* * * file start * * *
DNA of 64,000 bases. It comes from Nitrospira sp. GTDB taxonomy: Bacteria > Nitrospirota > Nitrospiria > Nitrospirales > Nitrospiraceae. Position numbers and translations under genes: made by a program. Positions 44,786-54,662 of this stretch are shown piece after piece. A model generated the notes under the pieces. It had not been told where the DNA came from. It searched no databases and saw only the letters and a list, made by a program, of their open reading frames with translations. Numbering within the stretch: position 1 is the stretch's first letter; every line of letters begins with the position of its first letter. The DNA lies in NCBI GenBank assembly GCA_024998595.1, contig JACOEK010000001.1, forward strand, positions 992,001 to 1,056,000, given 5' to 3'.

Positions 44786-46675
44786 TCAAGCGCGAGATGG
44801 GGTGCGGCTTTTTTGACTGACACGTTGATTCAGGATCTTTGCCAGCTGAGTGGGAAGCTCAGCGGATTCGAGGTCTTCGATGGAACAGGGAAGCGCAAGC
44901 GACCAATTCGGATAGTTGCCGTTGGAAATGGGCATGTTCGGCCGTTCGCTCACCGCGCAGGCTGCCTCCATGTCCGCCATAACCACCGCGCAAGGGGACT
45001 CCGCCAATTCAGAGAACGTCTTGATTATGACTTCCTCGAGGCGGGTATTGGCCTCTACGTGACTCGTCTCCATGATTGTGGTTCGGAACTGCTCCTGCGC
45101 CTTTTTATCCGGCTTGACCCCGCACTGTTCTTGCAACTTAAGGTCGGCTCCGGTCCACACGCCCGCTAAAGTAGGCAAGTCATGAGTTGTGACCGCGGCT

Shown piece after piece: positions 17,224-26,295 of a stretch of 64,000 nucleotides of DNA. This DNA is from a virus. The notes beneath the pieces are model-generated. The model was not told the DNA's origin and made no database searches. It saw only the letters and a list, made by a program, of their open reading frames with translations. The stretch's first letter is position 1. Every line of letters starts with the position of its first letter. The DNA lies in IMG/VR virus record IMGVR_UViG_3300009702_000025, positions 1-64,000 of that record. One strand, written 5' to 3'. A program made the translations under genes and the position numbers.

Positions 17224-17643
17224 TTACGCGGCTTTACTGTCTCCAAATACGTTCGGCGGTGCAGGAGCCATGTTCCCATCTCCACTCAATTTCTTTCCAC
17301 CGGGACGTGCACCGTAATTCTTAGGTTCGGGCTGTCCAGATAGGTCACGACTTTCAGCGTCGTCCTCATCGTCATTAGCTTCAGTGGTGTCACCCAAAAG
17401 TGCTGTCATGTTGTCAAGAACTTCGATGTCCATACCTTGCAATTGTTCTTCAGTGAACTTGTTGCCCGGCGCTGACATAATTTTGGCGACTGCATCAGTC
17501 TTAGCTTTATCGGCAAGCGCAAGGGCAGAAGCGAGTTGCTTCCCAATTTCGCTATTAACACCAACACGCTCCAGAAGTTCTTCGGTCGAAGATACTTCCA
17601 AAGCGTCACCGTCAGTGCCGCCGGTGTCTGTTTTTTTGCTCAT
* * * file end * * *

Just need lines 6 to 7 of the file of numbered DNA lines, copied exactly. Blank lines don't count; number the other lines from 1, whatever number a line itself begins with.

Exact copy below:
45001 CCGCCAATTCAGAGAACGTCTTGATTATGACTTCCTCGAGGCGGGTATTGGCCTCTACGTGACTCGTCTCCATGATTGTGGTTCGGAACTGCTCCTGCGC
45101 CTTTTTATCCGGCTTGACCCCGCACTGTTCTTGCAACTTAAGGTCGGCTCCGGTCCACACGCCCGCTAAAGTAGGCAAGTCATGAGTTGTGACCGCGGCT